APPLE'S SIRI will disrupt education more than any other technology in this decade because it's getting smarter and deployed faster than people appreciate. Siri is a talking encyclopedia.
I used to think Siri was a playful app. Then I realised how Apple was decoupling totally from Google and using Siri as a mouthpiece that creates an enormous database of localised information.
Ask Siri anything and your request goes to a central server where it's processed, answered and returned. Although some of the replies are daft, the process ensures that Apple collects, distills and refines data. From what I've seen, Siri works better the more it's used. Siri is returning better answers to me just like Google does with autosuggest search fields, instant suggestions and search my world results.
Siri, like Google search, improves with your time of use. It's self-learning. Theoretically, Siri will be able to answer the final exam questions that I've prepared this semester. I'm testing its luck.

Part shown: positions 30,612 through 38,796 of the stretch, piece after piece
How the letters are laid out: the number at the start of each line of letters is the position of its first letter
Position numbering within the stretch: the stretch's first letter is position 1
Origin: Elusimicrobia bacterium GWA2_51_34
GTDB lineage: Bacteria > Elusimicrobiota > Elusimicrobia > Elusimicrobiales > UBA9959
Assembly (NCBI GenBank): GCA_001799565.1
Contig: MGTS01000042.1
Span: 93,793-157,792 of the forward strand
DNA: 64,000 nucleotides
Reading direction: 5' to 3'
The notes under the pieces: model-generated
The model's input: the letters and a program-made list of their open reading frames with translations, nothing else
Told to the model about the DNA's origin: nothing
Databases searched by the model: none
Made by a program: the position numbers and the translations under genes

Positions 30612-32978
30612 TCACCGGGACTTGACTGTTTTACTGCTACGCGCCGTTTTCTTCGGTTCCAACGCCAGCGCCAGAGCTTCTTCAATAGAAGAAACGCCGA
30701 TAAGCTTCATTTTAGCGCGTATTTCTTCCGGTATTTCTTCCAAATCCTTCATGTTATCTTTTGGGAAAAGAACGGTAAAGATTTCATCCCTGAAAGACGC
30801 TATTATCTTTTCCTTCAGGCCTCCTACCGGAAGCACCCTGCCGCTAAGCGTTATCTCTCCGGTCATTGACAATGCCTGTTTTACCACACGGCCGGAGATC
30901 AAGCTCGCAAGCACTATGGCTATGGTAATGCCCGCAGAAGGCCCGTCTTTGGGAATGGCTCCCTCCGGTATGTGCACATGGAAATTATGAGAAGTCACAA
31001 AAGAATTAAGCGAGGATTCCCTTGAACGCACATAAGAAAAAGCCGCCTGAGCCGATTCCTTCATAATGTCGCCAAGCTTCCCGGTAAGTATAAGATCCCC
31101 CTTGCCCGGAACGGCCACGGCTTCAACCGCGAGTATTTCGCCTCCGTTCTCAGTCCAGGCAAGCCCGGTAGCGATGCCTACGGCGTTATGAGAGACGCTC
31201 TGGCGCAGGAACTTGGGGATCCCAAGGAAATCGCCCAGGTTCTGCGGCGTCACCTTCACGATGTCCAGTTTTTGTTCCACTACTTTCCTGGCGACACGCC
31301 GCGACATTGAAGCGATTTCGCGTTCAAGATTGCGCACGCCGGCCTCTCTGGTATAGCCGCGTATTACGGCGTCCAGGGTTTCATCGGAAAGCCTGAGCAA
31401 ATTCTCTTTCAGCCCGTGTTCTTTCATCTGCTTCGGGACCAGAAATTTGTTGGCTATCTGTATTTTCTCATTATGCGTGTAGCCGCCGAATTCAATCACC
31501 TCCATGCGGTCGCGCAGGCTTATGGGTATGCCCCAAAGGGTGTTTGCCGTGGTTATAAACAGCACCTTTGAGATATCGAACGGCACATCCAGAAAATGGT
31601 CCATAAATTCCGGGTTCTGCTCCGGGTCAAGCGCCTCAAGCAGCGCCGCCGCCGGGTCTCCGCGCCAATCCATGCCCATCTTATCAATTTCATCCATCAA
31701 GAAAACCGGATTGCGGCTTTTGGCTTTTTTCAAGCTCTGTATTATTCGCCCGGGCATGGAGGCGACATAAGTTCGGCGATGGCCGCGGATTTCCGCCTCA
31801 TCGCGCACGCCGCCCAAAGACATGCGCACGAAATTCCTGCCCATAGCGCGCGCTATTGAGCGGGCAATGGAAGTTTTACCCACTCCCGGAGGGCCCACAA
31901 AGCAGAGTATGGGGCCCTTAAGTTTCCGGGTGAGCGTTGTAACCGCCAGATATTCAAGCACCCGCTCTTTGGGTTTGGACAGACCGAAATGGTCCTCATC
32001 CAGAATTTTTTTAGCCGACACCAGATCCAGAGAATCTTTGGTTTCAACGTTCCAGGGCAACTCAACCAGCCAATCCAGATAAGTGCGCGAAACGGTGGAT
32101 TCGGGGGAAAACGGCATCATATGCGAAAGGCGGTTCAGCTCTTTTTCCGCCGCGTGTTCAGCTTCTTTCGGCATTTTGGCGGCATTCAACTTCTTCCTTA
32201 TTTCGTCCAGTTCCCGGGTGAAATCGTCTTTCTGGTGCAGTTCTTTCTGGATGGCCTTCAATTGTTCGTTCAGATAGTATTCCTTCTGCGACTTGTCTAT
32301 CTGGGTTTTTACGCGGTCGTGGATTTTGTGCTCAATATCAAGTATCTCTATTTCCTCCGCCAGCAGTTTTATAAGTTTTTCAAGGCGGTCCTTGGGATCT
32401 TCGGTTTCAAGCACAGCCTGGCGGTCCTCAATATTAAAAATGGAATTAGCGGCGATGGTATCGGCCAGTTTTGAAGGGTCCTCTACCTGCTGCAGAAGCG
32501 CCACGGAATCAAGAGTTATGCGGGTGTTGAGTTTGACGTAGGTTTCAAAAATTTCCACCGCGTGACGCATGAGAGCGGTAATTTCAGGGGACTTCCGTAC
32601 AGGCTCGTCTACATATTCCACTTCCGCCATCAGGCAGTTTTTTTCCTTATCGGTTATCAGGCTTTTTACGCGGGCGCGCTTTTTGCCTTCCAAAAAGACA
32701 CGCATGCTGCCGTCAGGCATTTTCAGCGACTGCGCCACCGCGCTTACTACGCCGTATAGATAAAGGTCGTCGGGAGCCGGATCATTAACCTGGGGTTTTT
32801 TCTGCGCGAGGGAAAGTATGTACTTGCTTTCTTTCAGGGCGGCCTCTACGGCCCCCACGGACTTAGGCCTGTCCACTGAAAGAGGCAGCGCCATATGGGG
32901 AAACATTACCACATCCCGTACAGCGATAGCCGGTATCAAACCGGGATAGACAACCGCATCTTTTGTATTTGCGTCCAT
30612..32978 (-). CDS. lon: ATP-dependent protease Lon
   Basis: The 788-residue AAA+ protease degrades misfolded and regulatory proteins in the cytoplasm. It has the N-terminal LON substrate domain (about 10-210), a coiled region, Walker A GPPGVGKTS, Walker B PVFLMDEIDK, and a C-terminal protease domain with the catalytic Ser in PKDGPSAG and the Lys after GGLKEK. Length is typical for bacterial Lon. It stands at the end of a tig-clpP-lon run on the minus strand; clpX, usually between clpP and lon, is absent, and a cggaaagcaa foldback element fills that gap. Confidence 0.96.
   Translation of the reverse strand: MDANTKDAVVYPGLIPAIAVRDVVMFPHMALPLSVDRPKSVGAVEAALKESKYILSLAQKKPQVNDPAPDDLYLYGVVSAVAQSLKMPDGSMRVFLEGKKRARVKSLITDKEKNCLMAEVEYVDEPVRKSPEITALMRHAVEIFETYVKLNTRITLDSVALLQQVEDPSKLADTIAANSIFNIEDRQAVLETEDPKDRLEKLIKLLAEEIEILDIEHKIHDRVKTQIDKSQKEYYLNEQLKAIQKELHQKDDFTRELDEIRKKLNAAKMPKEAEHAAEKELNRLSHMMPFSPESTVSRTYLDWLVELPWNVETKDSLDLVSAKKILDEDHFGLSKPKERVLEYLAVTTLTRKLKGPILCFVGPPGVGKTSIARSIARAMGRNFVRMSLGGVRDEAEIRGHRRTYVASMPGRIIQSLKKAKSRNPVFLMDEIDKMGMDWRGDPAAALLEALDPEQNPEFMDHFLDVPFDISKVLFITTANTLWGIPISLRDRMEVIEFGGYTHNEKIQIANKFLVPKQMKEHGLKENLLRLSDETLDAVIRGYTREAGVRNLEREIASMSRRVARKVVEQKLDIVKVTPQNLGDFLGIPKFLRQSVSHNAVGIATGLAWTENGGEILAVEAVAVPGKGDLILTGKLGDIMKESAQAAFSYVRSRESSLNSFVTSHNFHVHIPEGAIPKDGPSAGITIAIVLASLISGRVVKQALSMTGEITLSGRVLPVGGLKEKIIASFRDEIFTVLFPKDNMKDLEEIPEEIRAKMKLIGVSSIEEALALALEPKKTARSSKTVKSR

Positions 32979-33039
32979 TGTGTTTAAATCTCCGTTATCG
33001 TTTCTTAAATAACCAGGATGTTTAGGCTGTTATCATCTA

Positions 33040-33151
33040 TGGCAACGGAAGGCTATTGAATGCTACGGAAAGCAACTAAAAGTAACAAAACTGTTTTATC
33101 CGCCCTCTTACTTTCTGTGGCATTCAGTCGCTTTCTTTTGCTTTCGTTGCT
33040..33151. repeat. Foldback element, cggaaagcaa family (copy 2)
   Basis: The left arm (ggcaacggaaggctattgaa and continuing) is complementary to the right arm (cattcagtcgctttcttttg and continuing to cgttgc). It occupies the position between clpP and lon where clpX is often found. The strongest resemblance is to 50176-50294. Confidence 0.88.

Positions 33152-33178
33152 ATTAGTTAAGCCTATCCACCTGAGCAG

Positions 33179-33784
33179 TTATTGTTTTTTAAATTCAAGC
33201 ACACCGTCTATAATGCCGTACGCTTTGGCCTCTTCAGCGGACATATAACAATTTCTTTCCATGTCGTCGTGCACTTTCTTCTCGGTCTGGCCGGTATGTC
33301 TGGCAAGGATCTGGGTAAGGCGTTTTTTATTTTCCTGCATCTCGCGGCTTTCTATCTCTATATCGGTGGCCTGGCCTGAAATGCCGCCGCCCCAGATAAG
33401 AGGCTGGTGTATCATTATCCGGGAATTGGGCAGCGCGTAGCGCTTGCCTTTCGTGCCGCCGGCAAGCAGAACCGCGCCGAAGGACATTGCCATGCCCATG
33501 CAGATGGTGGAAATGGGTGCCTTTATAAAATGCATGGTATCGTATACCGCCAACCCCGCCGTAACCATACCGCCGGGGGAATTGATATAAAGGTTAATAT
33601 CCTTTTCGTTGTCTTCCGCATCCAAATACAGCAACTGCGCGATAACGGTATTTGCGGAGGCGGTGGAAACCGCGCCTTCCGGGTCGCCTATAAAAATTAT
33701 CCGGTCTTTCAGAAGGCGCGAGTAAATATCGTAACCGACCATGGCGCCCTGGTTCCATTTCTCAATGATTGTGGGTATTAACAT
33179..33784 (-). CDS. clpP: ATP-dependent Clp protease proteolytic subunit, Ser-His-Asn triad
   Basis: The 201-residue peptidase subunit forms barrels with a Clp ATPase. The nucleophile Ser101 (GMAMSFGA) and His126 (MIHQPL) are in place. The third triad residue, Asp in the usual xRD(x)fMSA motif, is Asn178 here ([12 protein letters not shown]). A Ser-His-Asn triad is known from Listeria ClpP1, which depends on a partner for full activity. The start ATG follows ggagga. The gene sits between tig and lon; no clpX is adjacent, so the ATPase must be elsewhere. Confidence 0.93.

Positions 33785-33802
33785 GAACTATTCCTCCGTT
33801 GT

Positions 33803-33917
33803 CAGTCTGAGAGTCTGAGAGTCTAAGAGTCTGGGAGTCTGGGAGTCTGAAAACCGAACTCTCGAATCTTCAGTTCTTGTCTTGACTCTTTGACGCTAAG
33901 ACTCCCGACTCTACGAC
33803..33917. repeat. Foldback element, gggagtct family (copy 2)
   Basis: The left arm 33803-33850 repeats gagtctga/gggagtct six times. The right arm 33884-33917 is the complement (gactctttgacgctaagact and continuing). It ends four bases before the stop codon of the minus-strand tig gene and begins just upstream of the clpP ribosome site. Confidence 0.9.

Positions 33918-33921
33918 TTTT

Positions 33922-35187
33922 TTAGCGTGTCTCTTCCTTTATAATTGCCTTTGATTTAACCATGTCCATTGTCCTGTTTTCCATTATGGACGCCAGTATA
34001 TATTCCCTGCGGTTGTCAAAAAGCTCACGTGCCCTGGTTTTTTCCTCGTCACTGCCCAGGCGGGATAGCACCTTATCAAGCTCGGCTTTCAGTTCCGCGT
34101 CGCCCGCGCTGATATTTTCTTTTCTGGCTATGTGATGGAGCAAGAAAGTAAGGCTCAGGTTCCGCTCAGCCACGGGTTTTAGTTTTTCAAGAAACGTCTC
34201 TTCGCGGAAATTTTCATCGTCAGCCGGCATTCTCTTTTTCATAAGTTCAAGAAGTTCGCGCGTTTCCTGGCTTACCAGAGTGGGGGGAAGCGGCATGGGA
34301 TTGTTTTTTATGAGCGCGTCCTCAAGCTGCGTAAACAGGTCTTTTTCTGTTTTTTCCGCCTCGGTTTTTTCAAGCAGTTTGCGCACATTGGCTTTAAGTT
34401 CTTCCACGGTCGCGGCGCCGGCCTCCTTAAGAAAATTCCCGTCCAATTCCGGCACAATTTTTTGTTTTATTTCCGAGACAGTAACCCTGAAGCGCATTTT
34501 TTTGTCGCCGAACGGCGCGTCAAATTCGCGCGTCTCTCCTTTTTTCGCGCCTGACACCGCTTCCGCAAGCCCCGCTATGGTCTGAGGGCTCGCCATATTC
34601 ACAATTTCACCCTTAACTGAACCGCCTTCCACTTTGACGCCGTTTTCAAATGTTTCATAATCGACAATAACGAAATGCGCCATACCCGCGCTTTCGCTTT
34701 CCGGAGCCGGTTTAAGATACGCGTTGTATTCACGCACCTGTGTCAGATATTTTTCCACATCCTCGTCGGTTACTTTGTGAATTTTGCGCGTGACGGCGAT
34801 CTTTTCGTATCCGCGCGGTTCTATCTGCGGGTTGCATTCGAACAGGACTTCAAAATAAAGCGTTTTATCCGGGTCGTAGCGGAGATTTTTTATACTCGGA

I expect my daughter to carry Siri into her primary school three years from now, using a hand-me-down handset. She won't be alone. Some of her classmates may have old iPads with a microphone button prominentely displayed as part of the operating system. The mic button will connect to a software shortcut that's Siri. In my daughter's classroom, handsets that won't take phone calls will run Siri.
Some teachers will keep the lid on those devices but other schools will encourage iPads on desks. In Ireland, the tide is turning towards Bring Your Own Device.
For those teacher who feel threatened with the control they have in the classroom, I have a simple maxim: If you can be replaced by a machine, you deserve to be. Plan for the Day of BYOD. Know Siri (and Google Assist). Apple will help you acquire iPads and when you do, you're accepting a significant education disrupter.